IUCN threat status:

Least Concern (LC)

Comprehensive Description

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Giant horsetail, or great horsetail (Equisetum telmateia), is a deciduous herb in the Equisetaceae (Horsetail) family. One subspecies, telmateia, is native to Europe, western Asia and northwest Africa (Flora of North America 2018). A second subspecies, braunii, is native to western North America, specifically the Pacific Coast (Alaska, British Columbia, Washington, Oregon, and California); it is also found in Idaho and Michigan (USDA 2018). The river horsetail (E. Maximum) is the most abundant horsetail species in Europe, while a different species of wood horsetail (E. Sylcaticum) is found in Sweden. Giant horsetail is usually found in lowland habitats and alluvial forests that scale from moist to wet. Giant horsetail is commonly found growing in stream sides, cliffs, seepage areas, gullies, swamps, and roadsides (Klinkenberg 2017; Alden 1998; Knoke 2018).

Giant horsetail has two stem types, fertile and sterile, with distinct differences. Sterile stems, hollow in the center, grow to between 50 and 300 cm tall and .5 cm and 2 cm thick (Knoke 2018). The sterile stems are segmented into layers several centimeters long, with the longest segments at the bottom. The bottom of each segment is a light green/cream, which abruptly transitions to dark brown, and then morphs into a bright green; the pattern then repeats. More than ⅔ of the stem is regularly and abundantly branched (whorled) with the branches protruding stick-like in a circle (Kinkenberg 2017). These brush-like branches make giant horsetails particularly noticeable. The sheaths on the stems have 15-30 teeth. Fertile shoots are 25 to 60 cm tall and 1.5-2 cm thick, are pale yellow and brown, unbranched, and have a spore-bearing strobilus at the top (Knoke 2018). The cone is primarily pale yellow with brown spores dotting it in a circular pattern; it is 4-8 cm long, hollow, and rounded at the tip (Klinkenberg 2017). The stems of both types of shoot are smooth. There is no notable difference between the juvenile plants and mature horsetails. The plant has a persistent, rhizomatous rooting system that makes eradication difficult. These plants characteristics make them rather unique and easily identifiable.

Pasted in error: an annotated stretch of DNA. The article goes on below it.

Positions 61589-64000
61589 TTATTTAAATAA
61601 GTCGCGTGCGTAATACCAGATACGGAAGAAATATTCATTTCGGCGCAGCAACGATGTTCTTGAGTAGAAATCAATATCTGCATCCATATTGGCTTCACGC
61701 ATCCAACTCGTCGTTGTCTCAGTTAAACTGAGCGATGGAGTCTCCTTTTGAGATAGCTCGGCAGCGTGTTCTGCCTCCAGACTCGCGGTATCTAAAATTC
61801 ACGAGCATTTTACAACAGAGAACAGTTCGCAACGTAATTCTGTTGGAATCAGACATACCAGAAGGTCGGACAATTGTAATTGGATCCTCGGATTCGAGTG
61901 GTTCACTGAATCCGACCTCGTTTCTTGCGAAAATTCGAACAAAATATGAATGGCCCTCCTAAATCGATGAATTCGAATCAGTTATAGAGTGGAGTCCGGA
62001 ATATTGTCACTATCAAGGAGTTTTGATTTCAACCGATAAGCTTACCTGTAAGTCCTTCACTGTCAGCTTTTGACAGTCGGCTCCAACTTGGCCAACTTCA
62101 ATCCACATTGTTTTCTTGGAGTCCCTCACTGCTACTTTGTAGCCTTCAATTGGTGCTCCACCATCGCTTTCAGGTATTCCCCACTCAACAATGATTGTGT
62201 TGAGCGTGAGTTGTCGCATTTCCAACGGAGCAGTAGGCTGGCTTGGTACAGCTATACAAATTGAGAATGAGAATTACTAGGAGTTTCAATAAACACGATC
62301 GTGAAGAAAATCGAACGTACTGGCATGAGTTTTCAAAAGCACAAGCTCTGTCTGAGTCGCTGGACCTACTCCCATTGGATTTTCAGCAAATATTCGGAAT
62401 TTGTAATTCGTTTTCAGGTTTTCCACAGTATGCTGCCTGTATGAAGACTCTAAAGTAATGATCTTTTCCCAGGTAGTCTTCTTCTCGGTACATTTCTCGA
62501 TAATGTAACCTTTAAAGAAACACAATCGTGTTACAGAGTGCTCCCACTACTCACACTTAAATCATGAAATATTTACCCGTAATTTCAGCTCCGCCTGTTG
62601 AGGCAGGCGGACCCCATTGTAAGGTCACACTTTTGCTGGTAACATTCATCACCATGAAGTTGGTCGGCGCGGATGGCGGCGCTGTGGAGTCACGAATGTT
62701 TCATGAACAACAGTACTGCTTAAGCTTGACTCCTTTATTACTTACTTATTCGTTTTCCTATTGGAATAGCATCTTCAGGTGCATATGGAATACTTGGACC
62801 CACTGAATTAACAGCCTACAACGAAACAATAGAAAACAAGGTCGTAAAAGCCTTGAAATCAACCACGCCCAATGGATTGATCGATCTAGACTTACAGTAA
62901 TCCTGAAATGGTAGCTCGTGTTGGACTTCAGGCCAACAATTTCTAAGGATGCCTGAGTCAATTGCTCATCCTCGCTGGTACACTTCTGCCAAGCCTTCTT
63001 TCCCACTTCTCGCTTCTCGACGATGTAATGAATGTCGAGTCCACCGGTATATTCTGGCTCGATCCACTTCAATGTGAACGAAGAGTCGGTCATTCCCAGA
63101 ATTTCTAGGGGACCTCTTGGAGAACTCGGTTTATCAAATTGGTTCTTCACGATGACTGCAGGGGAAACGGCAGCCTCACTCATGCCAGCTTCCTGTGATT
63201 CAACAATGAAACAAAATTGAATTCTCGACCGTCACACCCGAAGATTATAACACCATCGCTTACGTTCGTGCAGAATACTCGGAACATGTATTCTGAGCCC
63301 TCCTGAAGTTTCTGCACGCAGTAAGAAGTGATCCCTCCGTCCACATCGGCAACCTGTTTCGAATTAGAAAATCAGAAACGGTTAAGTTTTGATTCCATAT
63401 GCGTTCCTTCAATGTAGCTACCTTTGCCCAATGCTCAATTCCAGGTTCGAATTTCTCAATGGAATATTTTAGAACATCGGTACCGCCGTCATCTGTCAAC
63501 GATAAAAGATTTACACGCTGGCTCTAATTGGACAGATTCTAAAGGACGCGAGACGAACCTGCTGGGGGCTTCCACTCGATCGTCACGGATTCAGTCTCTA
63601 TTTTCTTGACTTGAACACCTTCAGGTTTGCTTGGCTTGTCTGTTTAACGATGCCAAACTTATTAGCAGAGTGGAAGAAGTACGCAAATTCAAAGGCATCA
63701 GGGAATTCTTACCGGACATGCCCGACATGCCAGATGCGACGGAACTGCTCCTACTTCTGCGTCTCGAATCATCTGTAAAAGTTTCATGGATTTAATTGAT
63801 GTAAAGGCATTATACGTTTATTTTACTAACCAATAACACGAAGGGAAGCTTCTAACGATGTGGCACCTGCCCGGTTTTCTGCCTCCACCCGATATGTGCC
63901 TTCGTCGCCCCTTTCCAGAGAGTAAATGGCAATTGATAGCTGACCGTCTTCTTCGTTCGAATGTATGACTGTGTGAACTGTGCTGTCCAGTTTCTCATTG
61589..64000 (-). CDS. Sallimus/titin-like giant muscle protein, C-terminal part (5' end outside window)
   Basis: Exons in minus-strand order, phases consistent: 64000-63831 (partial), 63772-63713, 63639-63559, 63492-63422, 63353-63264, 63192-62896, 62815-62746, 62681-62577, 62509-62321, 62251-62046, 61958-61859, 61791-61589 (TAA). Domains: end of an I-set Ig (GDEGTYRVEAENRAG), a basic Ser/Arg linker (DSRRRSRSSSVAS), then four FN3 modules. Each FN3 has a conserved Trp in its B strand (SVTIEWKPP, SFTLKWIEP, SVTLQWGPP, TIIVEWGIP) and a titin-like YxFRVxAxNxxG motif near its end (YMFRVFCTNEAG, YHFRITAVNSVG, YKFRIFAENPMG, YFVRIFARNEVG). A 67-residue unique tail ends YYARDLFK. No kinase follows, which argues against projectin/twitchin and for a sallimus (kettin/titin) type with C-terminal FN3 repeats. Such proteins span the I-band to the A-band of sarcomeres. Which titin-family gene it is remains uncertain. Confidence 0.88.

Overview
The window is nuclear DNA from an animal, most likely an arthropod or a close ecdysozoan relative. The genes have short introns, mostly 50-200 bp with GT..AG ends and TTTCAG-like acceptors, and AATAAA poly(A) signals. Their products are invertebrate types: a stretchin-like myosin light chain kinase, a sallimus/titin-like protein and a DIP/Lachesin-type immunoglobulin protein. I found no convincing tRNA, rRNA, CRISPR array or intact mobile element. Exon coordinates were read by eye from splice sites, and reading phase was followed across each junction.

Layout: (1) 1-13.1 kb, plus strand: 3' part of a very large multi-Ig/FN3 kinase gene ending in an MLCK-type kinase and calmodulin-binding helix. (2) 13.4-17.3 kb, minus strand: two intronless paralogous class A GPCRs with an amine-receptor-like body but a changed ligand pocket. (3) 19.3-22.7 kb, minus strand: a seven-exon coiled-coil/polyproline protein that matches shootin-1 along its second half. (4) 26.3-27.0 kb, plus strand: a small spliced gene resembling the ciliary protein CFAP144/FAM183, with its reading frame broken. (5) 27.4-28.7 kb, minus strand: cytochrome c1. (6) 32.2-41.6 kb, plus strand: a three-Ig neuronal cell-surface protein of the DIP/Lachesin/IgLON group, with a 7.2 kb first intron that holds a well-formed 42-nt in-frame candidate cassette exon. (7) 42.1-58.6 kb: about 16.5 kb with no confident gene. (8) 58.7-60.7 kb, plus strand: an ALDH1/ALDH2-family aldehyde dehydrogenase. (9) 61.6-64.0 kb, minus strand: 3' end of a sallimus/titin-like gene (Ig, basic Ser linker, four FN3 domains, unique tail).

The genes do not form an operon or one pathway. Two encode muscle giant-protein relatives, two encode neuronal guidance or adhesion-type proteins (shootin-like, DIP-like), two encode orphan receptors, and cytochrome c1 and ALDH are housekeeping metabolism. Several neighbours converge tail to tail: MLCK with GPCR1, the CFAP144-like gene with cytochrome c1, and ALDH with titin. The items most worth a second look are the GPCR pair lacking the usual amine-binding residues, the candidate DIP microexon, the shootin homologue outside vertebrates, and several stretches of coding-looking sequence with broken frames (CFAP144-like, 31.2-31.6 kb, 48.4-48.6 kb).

Giant horsetail is a perennial that alternates generations, switching between a sexual phase and an asexual phase, with each generation being an independent plant. One generation reproduces by spores born on stalks, forming into a fruiting, terminal cone on the fertile stem. Once these spores germinate, plants producing sperm and eggs grow. This generation is a sexual generation; the fertilization of the egg and the subsequent development of the plant results in the next asexual generation (Cody 2006).

Giant horsetail grows in dense clusters, often creating clonal colonies (Alden 1998). It is not known to be associated ecologically with any particular species of plant, but because they grow in coastal marshes, stream banks, and other wet places they are often near other plants that prefer those conditions. The IUCN Red List places giant horsetail in the category of “Least Concern,” despite habitat degradation (Akhani et. al. 2014).


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